However, COVID-19 has exposed some potential weaknesses in these driving forces. Supply chains in Asia have been disrupted due to strict public health measures, such as stay-at-home orders and business and production suspensions. Asian and global trading volumes have declined steeply, and demand in the travel and tourism sectors has virtually evaporated. Domestic demand has been weak in many Asian economies, reflecting the deterioration in employment and income conditions.
In the short term, we need to contain the spread of COVID-19 while supporting economic activity. To this end, support measures for households and businesses that have been hard-hit need to be continued. But it is in times like these that we should keep moving forward and envision what may come after the crisis, to prepare ourselves for the next shock and achieve sustainable economic growth. In this sense, it is important for Asia to continue strengthening its role in the global economy as Factory Asia and Consumer Asia.
Strong economic growth in the Asian region has supported the global economy in its recovery from the Global Financial Crisis. In 2008, Asian economies accounted for about 30 percent of global GDP, but by 2019, this had increased to about 40 percent. Therefore, it is only natural that the world looks to Asia with expectation for its support and for it to be a driver of economic recovery in the current economic downturn.
What, then, needs to be done for the Asian economy to regain momentum toward growth? Two key concepts that often appear in recent debates are "resilience" and "agility"; i.e., resilience against shocks and agility in terms of responding to sudden changes in environment. 1 I will elaborate on Asian firms' responses based on these two concepts.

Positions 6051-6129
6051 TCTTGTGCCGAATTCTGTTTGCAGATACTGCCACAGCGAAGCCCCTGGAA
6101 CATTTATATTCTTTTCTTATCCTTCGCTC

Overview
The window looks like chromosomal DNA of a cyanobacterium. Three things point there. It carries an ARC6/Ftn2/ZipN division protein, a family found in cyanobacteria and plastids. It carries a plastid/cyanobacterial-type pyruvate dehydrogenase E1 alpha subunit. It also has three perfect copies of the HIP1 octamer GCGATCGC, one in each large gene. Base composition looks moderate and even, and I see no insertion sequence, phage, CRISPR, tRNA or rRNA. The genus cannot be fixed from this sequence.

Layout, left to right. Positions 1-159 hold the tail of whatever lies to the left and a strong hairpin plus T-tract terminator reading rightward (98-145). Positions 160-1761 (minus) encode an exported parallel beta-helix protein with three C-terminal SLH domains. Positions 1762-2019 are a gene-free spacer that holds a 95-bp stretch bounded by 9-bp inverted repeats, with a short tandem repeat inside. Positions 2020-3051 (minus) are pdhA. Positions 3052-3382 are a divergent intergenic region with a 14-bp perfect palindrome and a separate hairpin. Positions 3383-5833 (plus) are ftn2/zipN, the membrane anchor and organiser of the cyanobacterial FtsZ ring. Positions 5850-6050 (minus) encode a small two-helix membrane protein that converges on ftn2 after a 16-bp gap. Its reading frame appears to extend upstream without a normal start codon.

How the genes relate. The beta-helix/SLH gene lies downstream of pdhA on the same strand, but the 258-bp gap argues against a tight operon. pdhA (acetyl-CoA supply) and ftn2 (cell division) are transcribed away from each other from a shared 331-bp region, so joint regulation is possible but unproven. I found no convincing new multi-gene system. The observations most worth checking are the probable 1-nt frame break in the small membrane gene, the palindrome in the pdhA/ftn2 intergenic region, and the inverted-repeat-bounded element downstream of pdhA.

The recent pandemic has exposed certain vulnerabilities in Asian supply chain networks, as many businesses have suffered disruptions to their supply chains and a decline in production.
In response to this challenge, Asian firms have already started to reform their supply chains. In this regard, firms are not focusing exclusively on reshoring. Rather, in order to make their supply chains more resilient to shocks, they are looking to disperse and diversify production locations and procurement sources, and to establish multi-layered supply chains. Firms are also strengthening supply chain management to enhance agility in terms of responding to changes in environment, by visualizing the procurement, production, and supply situations of their particular business bases.
Asia has traditionally been susceptible to supply chain disruptions caused by natural disasters, and some Asian firms had strengthened their supply chains accordingly. These firms have been rewarded with a swift recovery from the recent shock. Moving forward, more will leverage the lessons learned recently and take measures to further strengthen their supply chains.
COVID-19 has also brought significant changes to various aspects of our daily lives. This has led to changes in demand for goods and services. To exploit this new demand, many firms, including in Asia, have begun to shift and strengthen their business focus accordingly, even as they continue their fight against COVID-19. More than ever, companies must be agile in order to adapt to the changing environment and capture new demand arising from the expansion of digital networks, online healthcare and education services, as well as the growth of e-commerce.
In the longer term, these business reforms are expected to boost productivity. Asia's services sector has long been noted for its low productivity. 2 However, the landscape has been changing dramatically in recent years, as illustrated by the especially strong growth of e-commerce in Asia. 3 This is expected to improve the resilience of Consumer Asia by generating new consumption and investment, as well as increasing wages.
From a longer-term perspective, Asia must address its challenges in order to achieve sustainable economic growth. The key to achieving this goal is to work toward realizing an inclusive, green, and digital economy. While this will involve a great deal of time and effort, the rewards are expected to outweigh the costs. There is no trade-off involved between moving toward an inclusive, green, and digital economy and achieving economic growth over the longer-term; rather, they are complementary.